It’s fast approaching that time of year again: back-to-school. If you’re stressing about the upcoming early wake ups, daily lunchbox packing and constant juggle, then keep reading, because our friend, James Jensen, from Australian Nutrition Centre has shared with us his top three back-back-to-school nutrition tips to help set your child up for the school year ahead.
- Avoid processed foods
When it comes to packing lunchboxes, children don’t need a special diet, but it is important they avoid processed foods that have unhealthy levels of added sugar, inflammatory fats or allergens which can affect a child’s activity and concentration levels. Certain additives in processed foods produce a rapid increase in blood glucose levels or what is otherwise known as a ‘sugar spike’ because they enter the bloodstream so quickly and cause an increase in hyperactive behaviour in children. This often means that children find it harder to focus, learn and absorb information the way they should.
- Try to serve ‘the rainbow’
Each different coloured food or vegetable provides a unique set of nutrients, so by aiming to serve ‘the rainbow’ in children’s lunchboxes, parents are likely to capture the whole gamut of essential nutrients needed for optimal brain development. Being constantly surrounded by sugary treats means it can be difficult to make healthy foods seam enticing but eating or using probiotics or fermented foods and drinks like Kombucha, that, if flavoured correctly, can be a healthy and tasty alternative.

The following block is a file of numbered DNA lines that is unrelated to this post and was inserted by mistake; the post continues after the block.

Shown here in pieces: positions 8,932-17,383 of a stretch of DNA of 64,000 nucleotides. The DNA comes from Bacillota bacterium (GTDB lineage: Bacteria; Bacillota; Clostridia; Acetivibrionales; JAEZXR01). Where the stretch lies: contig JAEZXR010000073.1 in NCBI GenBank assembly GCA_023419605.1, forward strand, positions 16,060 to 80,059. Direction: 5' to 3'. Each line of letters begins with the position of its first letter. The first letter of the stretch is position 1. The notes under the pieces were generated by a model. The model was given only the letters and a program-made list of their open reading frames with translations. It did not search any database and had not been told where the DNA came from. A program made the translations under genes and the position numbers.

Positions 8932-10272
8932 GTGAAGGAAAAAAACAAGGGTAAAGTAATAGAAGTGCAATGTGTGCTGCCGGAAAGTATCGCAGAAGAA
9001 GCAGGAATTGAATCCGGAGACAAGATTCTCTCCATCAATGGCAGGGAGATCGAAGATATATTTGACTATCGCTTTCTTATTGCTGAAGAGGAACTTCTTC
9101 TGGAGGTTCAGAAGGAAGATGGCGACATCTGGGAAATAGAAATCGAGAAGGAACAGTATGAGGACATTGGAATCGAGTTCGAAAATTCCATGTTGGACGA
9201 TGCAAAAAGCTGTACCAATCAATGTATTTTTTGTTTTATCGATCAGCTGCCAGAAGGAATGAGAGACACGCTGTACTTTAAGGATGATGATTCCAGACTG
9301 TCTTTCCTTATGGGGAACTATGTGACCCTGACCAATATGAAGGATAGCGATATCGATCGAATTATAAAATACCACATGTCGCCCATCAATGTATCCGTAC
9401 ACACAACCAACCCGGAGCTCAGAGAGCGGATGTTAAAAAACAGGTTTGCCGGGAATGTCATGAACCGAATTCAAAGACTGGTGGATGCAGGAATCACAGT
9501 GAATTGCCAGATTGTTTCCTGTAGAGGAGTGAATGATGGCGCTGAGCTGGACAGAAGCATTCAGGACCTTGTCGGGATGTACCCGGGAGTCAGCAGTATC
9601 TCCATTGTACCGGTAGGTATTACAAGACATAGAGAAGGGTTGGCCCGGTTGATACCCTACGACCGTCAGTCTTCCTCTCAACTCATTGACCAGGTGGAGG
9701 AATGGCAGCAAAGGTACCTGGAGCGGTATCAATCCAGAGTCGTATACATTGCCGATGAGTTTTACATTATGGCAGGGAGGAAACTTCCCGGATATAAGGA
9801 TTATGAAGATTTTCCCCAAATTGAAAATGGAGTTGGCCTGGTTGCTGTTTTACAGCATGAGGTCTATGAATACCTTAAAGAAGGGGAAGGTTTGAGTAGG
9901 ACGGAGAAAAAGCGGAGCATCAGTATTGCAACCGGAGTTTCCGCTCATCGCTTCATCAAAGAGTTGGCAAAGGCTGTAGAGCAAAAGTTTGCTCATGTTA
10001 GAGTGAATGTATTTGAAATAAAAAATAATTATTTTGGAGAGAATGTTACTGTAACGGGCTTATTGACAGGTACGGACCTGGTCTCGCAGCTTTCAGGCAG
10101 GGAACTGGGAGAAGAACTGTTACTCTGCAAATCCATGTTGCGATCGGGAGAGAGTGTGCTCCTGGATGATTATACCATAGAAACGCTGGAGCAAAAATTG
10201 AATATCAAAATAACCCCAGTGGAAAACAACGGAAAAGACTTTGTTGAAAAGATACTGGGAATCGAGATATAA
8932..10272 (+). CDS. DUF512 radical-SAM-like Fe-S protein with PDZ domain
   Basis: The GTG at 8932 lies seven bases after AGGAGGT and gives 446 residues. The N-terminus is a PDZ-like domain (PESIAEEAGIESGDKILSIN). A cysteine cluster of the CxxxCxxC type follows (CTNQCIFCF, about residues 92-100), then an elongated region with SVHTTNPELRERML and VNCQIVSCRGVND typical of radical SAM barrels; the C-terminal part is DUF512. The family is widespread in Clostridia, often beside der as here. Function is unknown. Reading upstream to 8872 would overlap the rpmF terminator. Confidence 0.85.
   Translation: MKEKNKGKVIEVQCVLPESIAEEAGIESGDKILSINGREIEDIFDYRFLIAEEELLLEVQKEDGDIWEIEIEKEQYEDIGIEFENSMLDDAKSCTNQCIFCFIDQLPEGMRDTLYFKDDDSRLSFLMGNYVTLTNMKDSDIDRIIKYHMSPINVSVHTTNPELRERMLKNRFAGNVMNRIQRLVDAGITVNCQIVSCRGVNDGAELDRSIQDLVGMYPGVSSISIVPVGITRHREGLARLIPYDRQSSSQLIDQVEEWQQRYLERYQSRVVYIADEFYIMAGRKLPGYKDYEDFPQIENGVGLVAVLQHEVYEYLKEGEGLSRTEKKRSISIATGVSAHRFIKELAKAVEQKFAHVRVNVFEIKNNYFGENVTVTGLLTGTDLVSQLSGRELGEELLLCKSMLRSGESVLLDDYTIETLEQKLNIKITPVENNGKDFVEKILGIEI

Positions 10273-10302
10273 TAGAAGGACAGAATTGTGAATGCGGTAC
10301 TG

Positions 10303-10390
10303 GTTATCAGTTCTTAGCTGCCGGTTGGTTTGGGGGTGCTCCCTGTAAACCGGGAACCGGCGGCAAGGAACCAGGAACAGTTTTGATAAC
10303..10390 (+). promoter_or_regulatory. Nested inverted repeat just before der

- Try getting children involved in the lunch-packing process
Children are more successful at developing healthy habits when they are a part of the whole family’s routine. Encouraging the kids to pick a few colourful items to include in their lunchboxes will motivate children to eat their fruits and vegetables and help them learn about different produce and build healthy habits that will stick well into adulthood. Children involved with food shopping, and food preparation, with explanation from parents as to why certain foods are good or bad also helps children jump on board.
Stuck for healthy lunchbox ideas? Try Emma and James’ delicious coconut rough!
- 210g of raw beetroot
- 12 pitted medjool dates
- 130g of desiccated coconut
- 2 tbsp cacao powder
- 1/2 tsp vanilla bean paste
- 2 scoops of chocolate or raspberry gutright (optional)
- Place all ingredients into a blender and blitz until well combined
- Place extra desiccated coconut onto a plate and set aside
- Roll mixture into small balls then coat with the desiccated coconut
- Store in freezer
James Jensen is a Functional Medicine Practitioner and owner of Australian Nutrition Centre who holds a Bachelor of Pharmacy. As the owner of Australian Nutrition Centre, James is passionate about treating the root cause of symptoms through natural therapy for a range of health issues including Diabetes, Hormone Health, Anxiety, Fertility, Weight Loss and Children’s Behaviour Management.